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Dental Press Journal of Orthodontics

Print version ISSN 2176-9451On-line version ISSN 2177-6709

Dental Press J. Orthod. vol.21 no.6 Maringá Nov./Dec. 2016

http://dx.doi.org/10.1590/2177-6709.21.6.091-097.oar 

Original article

Evaluation of force released by deflection of orthodontic wires in conventional and self-ligating brackets

Rodrigo Hitoshi Higa1 

Nayara Thiago Semenara2 

José Fernando Castanha Henriques3 

Guilherme Janson3 

Renata Sathler4 

Thais Maria Freire Fernandes5 

1PhD resident in Orthodontics, School of Dentistry, Universidade de São Paulo, Bauru/SP, Brazil.

2DDS, School of Dentistry, University of São Paulo, Bauru/SP, Brazil.

3Full professor, Department of Orthodontics, School of Dentistry, Universidade de São Paulo, Bauru/SP , Brazil.

4Professor, Hospital for Rehabilitation of Craniofacial Anomalies, Universidade de São Paulo, Bauru/SP , Brazil.

5Full professor, Universidade Norte do Paraná, Londrina/PR, Brazil.


ABSTRACT

Introduction:

The aim of the study was to evaluate deflection forces of rectangular orthodontic wires in conventional (MorelliTM), active (In-Ovation RTM) and passive (Damon 3MXTM) self-ligating brackets.

Material and Methods:

Two brands of stainless steel and nickel-titanium (NiTi) wires (MorelliTM and GACTM), in addition to OrmcoTM copper-nickel-titanium wires were used. Specimens were assembled in a clinical simulation device especially designed for this study and tested in an Instron universal testing machine. For the testing procedures, an acrylic structure representative of the maxillary right central incisor was lingually moved in activations of 0 to 1 mm, with readings of the force released by deflection in unloading of 0.5, 0.8 and 1 mm at a constant speed of 2 mm/min. Inter-bracket forces with stainless steel, NiTi and CuNiTi were individually compared by two-way ANOVA, followed by Tukey’s tests.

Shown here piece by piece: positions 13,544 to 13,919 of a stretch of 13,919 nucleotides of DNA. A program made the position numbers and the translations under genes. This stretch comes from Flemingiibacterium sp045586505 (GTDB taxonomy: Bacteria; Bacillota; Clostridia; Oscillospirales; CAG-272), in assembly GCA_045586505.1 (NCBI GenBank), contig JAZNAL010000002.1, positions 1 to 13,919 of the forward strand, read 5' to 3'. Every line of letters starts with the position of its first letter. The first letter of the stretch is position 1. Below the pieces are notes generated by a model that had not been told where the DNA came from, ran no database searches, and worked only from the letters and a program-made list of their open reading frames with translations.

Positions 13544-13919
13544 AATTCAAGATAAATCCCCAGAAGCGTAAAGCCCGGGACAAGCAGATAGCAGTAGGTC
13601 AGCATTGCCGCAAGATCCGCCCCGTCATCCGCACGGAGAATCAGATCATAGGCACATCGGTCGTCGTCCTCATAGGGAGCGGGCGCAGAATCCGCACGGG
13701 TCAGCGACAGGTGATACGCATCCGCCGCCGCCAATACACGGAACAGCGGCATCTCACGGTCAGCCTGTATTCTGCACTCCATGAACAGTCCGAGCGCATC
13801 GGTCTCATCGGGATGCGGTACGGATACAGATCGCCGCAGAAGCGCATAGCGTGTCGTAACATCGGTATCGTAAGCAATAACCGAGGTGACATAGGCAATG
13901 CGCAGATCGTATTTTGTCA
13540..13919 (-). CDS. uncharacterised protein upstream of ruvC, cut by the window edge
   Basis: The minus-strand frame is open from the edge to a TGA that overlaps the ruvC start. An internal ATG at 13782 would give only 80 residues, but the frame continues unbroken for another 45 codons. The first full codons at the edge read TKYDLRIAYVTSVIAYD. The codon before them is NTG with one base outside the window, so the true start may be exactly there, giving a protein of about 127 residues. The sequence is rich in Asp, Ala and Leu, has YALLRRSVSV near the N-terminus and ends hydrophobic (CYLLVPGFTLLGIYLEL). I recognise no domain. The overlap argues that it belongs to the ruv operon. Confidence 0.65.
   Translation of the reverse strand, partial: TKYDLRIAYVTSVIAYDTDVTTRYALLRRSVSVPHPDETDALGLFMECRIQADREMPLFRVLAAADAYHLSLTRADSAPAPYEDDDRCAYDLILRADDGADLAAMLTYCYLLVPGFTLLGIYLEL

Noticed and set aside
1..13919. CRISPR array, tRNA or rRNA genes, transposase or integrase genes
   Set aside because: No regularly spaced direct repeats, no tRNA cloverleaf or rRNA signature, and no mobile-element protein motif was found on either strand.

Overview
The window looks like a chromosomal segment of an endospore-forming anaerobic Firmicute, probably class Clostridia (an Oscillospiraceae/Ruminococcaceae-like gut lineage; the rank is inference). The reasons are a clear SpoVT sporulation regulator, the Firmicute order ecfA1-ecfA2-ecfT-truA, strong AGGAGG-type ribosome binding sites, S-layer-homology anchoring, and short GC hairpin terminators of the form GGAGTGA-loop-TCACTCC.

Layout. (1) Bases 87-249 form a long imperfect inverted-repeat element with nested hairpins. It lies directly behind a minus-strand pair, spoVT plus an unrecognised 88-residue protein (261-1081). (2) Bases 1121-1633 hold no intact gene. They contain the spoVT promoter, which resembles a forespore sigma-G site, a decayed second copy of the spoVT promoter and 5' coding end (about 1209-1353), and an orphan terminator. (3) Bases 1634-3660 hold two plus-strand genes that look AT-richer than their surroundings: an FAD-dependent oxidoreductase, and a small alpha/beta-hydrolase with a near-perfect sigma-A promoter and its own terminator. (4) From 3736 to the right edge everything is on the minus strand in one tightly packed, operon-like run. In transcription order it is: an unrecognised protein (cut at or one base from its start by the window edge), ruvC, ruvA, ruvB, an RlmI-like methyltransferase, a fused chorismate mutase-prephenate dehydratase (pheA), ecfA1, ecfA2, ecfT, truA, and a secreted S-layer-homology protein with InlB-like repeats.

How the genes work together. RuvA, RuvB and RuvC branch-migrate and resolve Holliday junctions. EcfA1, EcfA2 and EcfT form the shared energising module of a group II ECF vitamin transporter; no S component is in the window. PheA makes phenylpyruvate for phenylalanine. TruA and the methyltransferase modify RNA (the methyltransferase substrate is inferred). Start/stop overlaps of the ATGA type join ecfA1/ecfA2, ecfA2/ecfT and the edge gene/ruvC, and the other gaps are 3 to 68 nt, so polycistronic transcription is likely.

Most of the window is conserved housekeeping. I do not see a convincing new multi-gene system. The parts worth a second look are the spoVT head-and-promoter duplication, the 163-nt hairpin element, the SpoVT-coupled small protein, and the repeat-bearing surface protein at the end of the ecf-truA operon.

Results:

Results showed that there were lower forces in conventional brackets, followed by active and passive self-ligating brackets. Within the brands, only for NiTi wires, the MorelliTM brand presented higher forces than GACTM wires.

Conclusions:

Bracket systems provide different degrees of deflection force, with self-ligating brackets showing the highest forces.

Keywords: Orthodontic wires; Orthodontic brackets; Comparative study; Mechanical phenomena

RESUMO

Objetivo:

o objetivo deste estudo foi avaliar as forças de deflexão de fios ortodônticos retangulares em braquetes convencionais (MorelliTM) e autoligáveis ativos (In-Ovation RTM ) e passivos (Damon 3MXTM).

Material e Métodos:

foram utilizadas duas marcas comerciais (MorelliTM e GACTM) de fios de aço inoxidável e de níquel-titânio (NiTi), além do fio de NiTi com adição de cobre (OrmcoTM). Os espécimes foram montados em um dispositivo de simulação clínica especialmente desenhado para esse estudo e testado em uma máquina universal de ensaios Instron. Para o procedimento dos testes, a peça representativa do incisivo central superior direito foi movida no sentido vestibulolingual em ativações de 0 a 1 mm, com leituras da força liberada pela deflexão em 0,5; 0,8 e 1 mm, em uma velocidade constante de 2 mm/min. As forças interbraquetes com os fios de aço, de NiTi e NiTi com adição de cobre foram individualmente comparadas pelo teste de ANOVA a dois critérios, seguido pelo teste de Tukey.

Resultados:

houve menor liberação de forças nos braquetes convencionais, seguidos pelos braquetes autoligáveis ativos e passivos. Entre as marcas comerciais, somente houve diferença para o fio de NiTi, onde a marca MorelliTM apresentou maiores forças do que a GACTM.

Conclusão:

os braquetes promovem diferentes graus de forças de deflexão, sendo que os braquetes autoligáveis liberam as maiores forças.

Palavras-chave: Fios ortodônticos; Braquetes ortodônticos; Estudo comparativo; Fenômenos mecânicos

INTRODUCTION

In Orthodontics, light and continuous force exerted to obtain controlled tooth movement has been accepted as ideal.1 Orthodontic wires for leveling and alignment must be able to release such forces and transmit them in a broad range of activation. One of the alloys with such a feature is the nickel-titanium (NiTi) one, which has advantageous characteristics; for instance, good elasticity and low stiffness, compared to stainless steel wire. These factors make it interesting for the early stages of treatment. With the development of metallurgy, NiTi wires with properties of improved superelasticity and shape memory have been created.